VOL. 129 | NO. 231 | Wednesday, November 26, 2014
Framing a Business
By Andy Meek
Tom Clifton loves what he does for a living so much that he’ll sometimes happily bound into the office on Sundays to take care of a project.
His passion has helped keep his gallery T Clifton Art in business for three decades, a milestone the gallery celebrated at its Broad Avenue location Nov. 21 with a special art opening.
Of course, it takes more than passion to achieve that kind of longevity. Clifton, for example, constantly shifts between a variety of professional hats – artist, design consultant, expert custom framer, among them. But perhaps most important, along with the passion, is Clifton’s comfort with adaptability and rolling with the inevitable punches that come with owning and growing a small business.
“It’s about being persistent and not willing to give up,” Clifton said, about the gallery’s 30 years in business. “There were times I’d talk to (co-owner) Pat (Brown), because we’ve known each other since college. I’d tell her I have to make this work, because I don’t know what else I can do. I want to make this work, and to do that you have to adapt. Trying to keep doing the same thing is sometimes a mistake. And it’s paid off for us, to change as we needed to.”
That change, for example, included moving to the Broad neighborhood in late 2008. Brown said the business was at the vanguard of the retail wave that began moving into the area, and at the time the gallery was scouting for a convenient location that would be convenient for customers who were spread from Germantown all the way to Downtown.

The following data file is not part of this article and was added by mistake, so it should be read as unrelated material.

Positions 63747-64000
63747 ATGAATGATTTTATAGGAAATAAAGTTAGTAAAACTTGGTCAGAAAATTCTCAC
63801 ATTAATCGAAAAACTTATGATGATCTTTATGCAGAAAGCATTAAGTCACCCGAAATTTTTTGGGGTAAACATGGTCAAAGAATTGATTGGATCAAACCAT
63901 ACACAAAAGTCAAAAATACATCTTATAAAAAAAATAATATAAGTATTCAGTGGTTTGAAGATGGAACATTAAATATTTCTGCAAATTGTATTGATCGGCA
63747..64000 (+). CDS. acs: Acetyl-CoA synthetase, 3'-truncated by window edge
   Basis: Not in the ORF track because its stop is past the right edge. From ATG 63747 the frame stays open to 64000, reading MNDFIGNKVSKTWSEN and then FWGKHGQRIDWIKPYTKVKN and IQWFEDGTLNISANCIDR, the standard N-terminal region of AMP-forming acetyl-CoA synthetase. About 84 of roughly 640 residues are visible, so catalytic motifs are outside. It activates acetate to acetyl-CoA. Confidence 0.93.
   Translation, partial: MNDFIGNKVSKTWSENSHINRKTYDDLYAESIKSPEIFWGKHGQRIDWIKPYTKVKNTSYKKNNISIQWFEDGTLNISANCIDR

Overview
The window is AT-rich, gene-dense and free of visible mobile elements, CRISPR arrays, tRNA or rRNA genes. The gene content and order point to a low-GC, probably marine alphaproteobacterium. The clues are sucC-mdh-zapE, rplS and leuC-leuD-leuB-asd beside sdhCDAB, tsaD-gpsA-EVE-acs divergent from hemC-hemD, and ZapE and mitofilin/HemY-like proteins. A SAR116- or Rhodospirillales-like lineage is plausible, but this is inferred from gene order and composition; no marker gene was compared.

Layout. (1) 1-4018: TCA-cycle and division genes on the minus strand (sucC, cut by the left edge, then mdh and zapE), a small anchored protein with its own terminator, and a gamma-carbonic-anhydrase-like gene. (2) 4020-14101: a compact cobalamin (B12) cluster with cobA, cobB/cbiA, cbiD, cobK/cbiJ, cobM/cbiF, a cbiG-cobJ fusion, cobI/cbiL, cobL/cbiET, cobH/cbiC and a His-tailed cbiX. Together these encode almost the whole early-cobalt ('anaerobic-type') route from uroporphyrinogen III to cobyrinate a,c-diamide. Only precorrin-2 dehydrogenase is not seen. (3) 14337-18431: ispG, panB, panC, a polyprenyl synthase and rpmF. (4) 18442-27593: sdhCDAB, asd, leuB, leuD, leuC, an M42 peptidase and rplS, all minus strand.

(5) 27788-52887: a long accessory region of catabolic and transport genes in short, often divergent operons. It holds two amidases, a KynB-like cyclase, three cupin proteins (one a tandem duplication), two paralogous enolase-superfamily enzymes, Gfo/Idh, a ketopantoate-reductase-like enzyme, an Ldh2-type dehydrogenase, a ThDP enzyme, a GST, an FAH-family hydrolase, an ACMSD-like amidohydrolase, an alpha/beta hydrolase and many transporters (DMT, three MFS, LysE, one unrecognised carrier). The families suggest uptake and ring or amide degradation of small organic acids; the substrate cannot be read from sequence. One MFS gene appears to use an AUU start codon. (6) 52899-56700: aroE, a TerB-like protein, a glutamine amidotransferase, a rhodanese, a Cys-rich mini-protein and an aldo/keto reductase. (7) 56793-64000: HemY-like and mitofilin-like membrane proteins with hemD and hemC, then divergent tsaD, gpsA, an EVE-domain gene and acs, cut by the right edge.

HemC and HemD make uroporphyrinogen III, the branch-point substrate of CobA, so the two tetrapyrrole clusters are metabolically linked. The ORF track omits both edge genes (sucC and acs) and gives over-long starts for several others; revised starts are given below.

The Broad neighborhood was just starting to bounce back, and its appeal was hard to ignore, Clifton recalls. And the ability to hop on Sam Cooper Boulevard made it convenient to get to even for his clients based on the eastern side of the county.
“I also especially love the architecture and feel of the building,” he said. “You know, I’d started the business way out east and slowly come further in. I knew I couldn’t go too far west, or I’d make it difficult to get to and I’d lose customers out east. But this is also a convenience for me, because I sometimes go out to homes or businesses and being able to get on Sam Cooper and go east or over to Poplar Avenue and go west is really easy for me and my clients. Plus, everybody knows Broad Avenue.”
Today, T Clifton Art represents 40 regional and national artists, with its original art gallery added after the move to Broad. The gallery’s core business, though, remains custom framing. The business offers more than 2,000 moulding choices, delivery and professional installation, specialized and oversized frame treatments and hand-built frames, among other amenities.
To celebrate the anniversary, the gallery planned an opening featuring artist Glenda Kronke from Austin who works with kiln-formed art glass.
“Tom has had the business since ’84, and he’s certainly adapted it over the years,” said Brown, who, in addition to promoting the gallery, helps arrange exhibits and oversee its business side. “Originally, he specialized in custom framing and limited edition art prints back in the 1980s. Art prints tended to transition and have ups and downs, and for a period of time he focused primarily on commercial designs and commercial installations, particularly custom framing for office buildings, hospitals and the service-type industry. After moving the gallery to Broad, the retail aspects were expanded in early 2009 to feature original art, as well. So Clifton’s been very adaptive to changing as the business has changed.
“Thirty years ago, for example, you stocked all the wood used for mouldings,” he said. “Now we work with our suppliers to be able to do on-demand types of ordering. We have over 2,000 moulding options to offer customers, and we can now get those in a matter of days and it doesn’t tie up capital like it used to.”
Today, the gallery has clients all over the country. Some of its clients started coming as children with their parents, who were clients at the time. Now some of those children are grown up and bring their own kids to the gallery.
“It’s been a ride, that’s for sure,” Clifton said. “It’s wonderful to be in a position to have a job that you love. That you can be focused on it 24 hours a day and not resent it. Or not wake up on a Monday morning and groan, ‘Now I have to go to work. Now I have to do something that pays the bills.’ I enjoy going to the gallery.”